Olsen starred in and executive produced the dark-comedy series “Sorry For Your Loss” on Facebook Watch. She starred as a young widow who’s dealing with the grief of losing her husband while reconnecting with relationships of her past. Olsen’s performance earned her a Critics Choice Award nomination for best actress in a drama series. The series wrapped its second and final season on Oct. 1, 2019.

Olsen reprises her role as Wanda Maximoff in Marvel Studios’ “WandaVision,” starring alongside Paul Bettany, who reprises his role as Vision. The series debuts Jan. 15, 2021, on Disney+. Olsen returns as Wanda in “Doctor Strange In The Multiverse of Madness,” which opens in theaters March 25, 2022.

Olsen resurrected her character Wanda Maximoff in Marvel Studios’ “Avengers: Endgame” alongside Chris Evans, Robert Downey Jr., Scarlett Johansson, Paul

Bettany, Brie Larson and Anthony Mackie. The globally anticipated continuation opened in theaters on April 26, 2019, and has grossed almost $3 billion. To date, the film has earned nearly $3 billion in the worldwide box office. Olsen originally appeared as Wanda in 2015’s “Avengers: Age of Ultron” and subsequently appeared in “Captain

America: Civil War” in 2016.

In 2018, Olsen starred in “Kodachome” opposite Ed Harris and Jason Sudeikis. The film is set during the final days of the still-photo development system known as Kodachrome. The ticking clock to get the rolls of film developed is the backdrop for a father-and-son bonding trip as they try to reach the Kansas photo lab before it closes its doors for good. “Kodachome,” which was acquired by Netflix during the 2017 Toronto International Film Festival, was released on the streaming platform in April 2018.

In 2017, Olsen starred in “Wind River” opposite her Avengers co-star, Jeremy Renner. The film, written and directed by Taylor Sheridan, centers on a murder on the Wind River Indian Reservation. That same year, Olsen starred in the dark comedy “Ingrid Goes West,” alongside Aubrey Plaza, Wyatt Russell and O’Shea Jackson Jr. The Matt Spicer-directed film follows Ingrid Thorburn (Plaza) who becomes obsessed with Taylor Sloane (Olsen), a social media influencer with a seemingly perfect life in Los Angeles. “Ingrid Goes West” was nominated for a 2018 Film Independent Spirit Award for best first screenplay and best first feature.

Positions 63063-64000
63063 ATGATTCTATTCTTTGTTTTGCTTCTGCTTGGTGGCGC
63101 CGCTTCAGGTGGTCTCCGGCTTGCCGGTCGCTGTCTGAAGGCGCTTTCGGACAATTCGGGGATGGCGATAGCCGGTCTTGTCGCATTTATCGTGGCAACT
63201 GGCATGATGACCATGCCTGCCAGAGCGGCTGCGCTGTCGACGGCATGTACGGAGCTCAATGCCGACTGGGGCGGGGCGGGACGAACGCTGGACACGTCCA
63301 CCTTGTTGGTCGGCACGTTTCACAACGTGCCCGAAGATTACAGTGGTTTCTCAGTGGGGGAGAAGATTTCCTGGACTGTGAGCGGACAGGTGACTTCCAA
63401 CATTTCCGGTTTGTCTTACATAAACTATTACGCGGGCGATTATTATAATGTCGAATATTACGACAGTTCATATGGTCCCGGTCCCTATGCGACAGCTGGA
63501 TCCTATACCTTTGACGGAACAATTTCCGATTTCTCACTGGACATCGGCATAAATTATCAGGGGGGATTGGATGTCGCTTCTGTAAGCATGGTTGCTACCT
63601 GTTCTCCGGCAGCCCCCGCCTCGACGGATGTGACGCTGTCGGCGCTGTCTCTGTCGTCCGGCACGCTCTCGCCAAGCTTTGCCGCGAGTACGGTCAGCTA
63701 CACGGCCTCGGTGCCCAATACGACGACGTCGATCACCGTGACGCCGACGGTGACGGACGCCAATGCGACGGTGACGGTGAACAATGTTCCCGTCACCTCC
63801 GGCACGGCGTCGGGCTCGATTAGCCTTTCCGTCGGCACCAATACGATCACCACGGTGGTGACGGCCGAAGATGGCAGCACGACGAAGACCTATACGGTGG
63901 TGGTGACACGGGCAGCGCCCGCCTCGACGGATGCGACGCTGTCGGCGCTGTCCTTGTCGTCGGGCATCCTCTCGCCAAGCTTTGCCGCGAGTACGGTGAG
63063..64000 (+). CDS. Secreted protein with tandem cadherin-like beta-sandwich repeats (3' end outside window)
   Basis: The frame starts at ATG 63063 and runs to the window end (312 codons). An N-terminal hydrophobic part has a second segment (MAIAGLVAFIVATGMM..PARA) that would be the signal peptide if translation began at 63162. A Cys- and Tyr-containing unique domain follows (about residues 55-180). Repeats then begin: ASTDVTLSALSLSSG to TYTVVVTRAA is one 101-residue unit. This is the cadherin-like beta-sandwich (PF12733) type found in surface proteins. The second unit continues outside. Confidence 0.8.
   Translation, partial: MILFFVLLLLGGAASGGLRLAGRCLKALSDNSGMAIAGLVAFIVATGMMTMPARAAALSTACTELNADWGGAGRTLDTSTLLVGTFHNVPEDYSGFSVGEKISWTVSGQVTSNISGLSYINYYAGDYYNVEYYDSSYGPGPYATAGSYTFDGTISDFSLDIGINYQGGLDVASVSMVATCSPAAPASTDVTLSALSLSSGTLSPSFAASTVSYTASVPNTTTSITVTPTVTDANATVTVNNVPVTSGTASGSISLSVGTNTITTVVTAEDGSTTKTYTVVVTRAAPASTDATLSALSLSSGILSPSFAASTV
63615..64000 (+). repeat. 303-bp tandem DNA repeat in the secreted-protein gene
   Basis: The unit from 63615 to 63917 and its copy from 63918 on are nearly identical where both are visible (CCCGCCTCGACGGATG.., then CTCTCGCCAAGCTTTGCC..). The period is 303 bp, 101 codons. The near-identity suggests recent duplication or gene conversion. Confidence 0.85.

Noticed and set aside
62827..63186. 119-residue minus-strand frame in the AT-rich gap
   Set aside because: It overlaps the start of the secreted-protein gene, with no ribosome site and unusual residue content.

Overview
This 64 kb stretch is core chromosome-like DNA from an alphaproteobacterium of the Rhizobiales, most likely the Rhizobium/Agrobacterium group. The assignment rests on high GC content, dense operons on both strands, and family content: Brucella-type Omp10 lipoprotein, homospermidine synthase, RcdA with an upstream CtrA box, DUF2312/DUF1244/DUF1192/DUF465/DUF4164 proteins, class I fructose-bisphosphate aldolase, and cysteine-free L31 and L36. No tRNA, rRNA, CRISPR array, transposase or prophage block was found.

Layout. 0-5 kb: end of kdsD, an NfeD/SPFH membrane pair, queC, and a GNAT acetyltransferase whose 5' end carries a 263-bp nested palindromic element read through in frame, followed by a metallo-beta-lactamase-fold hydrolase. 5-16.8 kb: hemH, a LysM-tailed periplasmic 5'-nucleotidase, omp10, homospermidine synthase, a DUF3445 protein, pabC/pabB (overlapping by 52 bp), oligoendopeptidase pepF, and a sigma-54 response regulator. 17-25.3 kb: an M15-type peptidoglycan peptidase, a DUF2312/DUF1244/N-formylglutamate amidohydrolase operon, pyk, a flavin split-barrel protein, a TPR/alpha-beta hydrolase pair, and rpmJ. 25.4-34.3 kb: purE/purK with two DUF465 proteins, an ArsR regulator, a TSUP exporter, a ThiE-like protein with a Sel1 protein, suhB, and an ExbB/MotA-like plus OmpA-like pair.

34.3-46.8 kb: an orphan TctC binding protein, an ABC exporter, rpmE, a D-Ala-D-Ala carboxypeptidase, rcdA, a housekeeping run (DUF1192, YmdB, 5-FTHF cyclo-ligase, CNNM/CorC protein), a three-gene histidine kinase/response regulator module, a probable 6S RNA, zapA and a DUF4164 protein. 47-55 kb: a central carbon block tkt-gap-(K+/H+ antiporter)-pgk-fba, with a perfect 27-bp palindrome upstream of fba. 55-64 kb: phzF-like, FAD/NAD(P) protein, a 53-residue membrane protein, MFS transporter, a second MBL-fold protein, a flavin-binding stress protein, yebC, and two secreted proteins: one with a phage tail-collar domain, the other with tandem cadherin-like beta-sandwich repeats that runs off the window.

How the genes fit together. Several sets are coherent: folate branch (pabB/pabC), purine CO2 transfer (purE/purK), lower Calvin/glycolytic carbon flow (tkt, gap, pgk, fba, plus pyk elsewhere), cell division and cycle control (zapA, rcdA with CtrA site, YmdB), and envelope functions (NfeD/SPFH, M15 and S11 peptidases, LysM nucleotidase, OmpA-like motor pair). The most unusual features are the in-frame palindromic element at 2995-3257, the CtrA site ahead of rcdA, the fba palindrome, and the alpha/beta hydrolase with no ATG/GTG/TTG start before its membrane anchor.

In 2016, Olsen appeared in the Hank Williams biopic titled “I Saw the Light” as Audrey Mae Williams, opposite Tom Hiddleston. The Sony Pictures Classics film premiered at the Toronto International Film Festival on Sept. 11, 2015, opening in theaters in March 2016. In 2014, Olsen appeared in the Warner Brothers and Legendary Pictures reboot of “Godzilla,” opposite Aaron-Taylor Johnson and Bryan Cranston.

In 2013, Olsen starred in the Spike Lee-directed film “Oldboy” with Samuel L. Jackson and Josh Brolin. The film centers around an everyday man that has only five days and limited resources to discover why he was imprisoned in a nondescript room for 15 years without any explanation. Olsen also appeared in the film “In Secret,” opposite Jessica Lange and Oscar Issacs, which opened in Feb. 2013. That same year, Olsen helped kick off the Classic Stage Company’s Fall 2013-2014 season as the lead role, Juliet, in the Off Broadway play “Romeo and Juliet.” Olsen also starred in “Very Good Girls,” opposite Dakota Fanning, which premiered at the 2013 Sundance Film Festival. The Naomi Foner-directed film is about two New York City girls that make a pact to lose their virginity during their first summer out of high school. Olsen had two previous films premiere at the 2012 Sundance Film Festival: “Liberal Arts” with Josh Radnor, John Magaro, Zac Efron and Richard Jenkins, and “Red Lights” opposite Robert DeNiro, Cillian Murphy and Sigourney Weaver.

In spring of 2012 Olsen starred in the independent film “Silent House” from Open Road Films. The film is the re-imagining of the successful Uruguayan psychological horror- thriller “La Casa Muda.” In 2011 Olsen received a Gotham Award, Critics Choice and Independent Spirit Award nomination for lead actress for her performance in Fox